Judge throws out lawsuit against pipeline


A state district court judge on Tuesday evening dismissed a lawsuit filed by Hays County, the City of Kyle, a pair of landowners and a trust against the Texas Railroad Commission and Kinder Morgan that sought to stop the routing of a natural gas pipeline through Central Texas.

Judge Lora Livingston with the 261st State District Court in Austin dismissed all claims against the Permian Highway Pipeline, a $2 billion project to build a natural gas pipeline spanning from the Permian Basin of West Texas to a gulf coast terminal.

Kyle, Hays County and a coalition of Hill Country landowners, who filed the lawsuit in state district court in Travis County, asked a judge to block construction of the 42-inch pipeline, claiming that the railroad commission is allowing it to run through residential areas of Kyle, near the Lyndon B. Johnson National Historical Park in Stonewall, and less than a mile away from popular Wimberley swimming hole Jacob’s Well.

Lockhart City Council members indicated during a meeting last week that a ruling in the lawsuit could influence their decision on passing a resolution with wording pertaining to the pipeline, which runs through Lockhart’s extraterritorial jurisdiction.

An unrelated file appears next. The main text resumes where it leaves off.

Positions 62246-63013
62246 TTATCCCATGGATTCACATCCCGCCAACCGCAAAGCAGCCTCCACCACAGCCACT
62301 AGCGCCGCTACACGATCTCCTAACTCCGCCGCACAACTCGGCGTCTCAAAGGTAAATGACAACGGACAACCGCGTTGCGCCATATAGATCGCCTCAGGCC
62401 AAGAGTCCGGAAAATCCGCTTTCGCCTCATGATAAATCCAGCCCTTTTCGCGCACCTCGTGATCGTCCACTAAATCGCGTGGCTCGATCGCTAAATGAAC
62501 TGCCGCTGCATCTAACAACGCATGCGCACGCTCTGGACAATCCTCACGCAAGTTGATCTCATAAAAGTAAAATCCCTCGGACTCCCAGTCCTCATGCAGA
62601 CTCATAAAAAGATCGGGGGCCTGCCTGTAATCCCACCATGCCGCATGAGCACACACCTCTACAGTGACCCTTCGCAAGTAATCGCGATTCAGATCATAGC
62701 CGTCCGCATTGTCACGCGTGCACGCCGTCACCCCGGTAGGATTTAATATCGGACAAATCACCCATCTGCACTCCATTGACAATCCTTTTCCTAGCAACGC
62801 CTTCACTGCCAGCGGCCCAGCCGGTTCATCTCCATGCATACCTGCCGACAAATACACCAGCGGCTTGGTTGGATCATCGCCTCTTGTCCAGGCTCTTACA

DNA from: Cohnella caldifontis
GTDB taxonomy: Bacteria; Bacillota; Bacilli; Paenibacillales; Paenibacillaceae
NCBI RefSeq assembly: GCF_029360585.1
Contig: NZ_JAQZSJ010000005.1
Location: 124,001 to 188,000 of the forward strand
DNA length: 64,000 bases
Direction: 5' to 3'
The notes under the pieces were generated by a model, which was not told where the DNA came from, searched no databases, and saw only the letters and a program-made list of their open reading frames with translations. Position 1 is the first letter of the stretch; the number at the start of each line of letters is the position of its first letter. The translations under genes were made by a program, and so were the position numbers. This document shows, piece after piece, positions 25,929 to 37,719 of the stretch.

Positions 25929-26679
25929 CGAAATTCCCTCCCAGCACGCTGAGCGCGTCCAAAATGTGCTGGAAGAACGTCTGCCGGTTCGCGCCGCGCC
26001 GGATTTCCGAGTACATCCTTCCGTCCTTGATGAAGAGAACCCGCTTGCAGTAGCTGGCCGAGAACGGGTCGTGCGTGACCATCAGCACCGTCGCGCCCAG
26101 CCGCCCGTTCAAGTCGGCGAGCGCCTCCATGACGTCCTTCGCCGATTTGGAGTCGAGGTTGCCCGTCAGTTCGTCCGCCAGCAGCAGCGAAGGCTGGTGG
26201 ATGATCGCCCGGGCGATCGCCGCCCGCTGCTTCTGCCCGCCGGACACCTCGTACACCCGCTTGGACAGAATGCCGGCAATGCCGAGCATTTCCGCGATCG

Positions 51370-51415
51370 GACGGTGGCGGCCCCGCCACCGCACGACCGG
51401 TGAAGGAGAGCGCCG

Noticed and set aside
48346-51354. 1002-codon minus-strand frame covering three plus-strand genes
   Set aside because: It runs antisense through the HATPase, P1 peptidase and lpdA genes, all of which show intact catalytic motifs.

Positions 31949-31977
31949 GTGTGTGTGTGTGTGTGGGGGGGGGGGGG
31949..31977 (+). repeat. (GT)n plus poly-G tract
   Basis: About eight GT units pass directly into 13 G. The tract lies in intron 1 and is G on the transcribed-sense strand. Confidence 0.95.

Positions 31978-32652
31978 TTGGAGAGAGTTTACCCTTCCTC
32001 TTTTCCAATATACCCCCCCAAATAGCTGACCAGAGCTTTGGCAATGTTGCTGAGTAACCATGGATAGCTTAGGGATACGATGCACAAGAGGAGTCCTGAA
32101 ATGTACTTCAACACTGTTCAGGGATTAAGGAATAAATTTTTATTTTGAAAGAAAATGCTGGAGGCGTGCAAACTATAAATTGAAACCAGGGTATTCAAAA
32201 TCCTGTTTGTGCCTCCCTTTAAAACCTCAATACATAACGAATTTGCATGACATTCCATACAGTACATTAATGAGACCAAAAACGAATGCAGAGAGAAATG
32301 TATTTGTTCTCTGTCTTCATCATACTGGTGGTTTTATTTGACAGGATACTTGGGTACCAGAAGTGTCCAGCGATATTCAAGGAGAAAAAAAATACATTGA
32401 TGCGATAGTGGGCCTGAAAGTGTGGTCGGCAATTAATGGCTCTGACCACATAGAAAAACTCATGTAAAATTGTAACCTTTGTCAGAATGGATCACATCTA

Councilmembers were originally asked by a cadre of Caldwell County landowners to consider passing a resolution similar to that passed by Hays County, Kyle and San Marcos earlier this year. Each public entity passed a resolution expressing opposition to the pipeline.

Resolutions do not prohibit pipeline companies in Texas from being able to exercise eminent domain to condemn land needed for their projects.

A majority of councilmembers and commissioners have instead expressed support for attempting to negotiate with Kinder Morgan, asking the pipeline company for added protections for residents living near the pipeline.

Caldwell County officials are currently in talks with Kinder Morgan representatives about getting the company to agree to certain safety measures that include burying the pipeline five to six feet underground around parks and schools and five feet deeper where it crosses state and county highways.

The company is only required to bury the pipeline three feet below the ground’s surface.

Kinder Morgan representatives expressed support for the ruling, which upholds a private entity’s right to use eminent domain to condemn land it needs for a project, as long as it can prove the project serves a public good.


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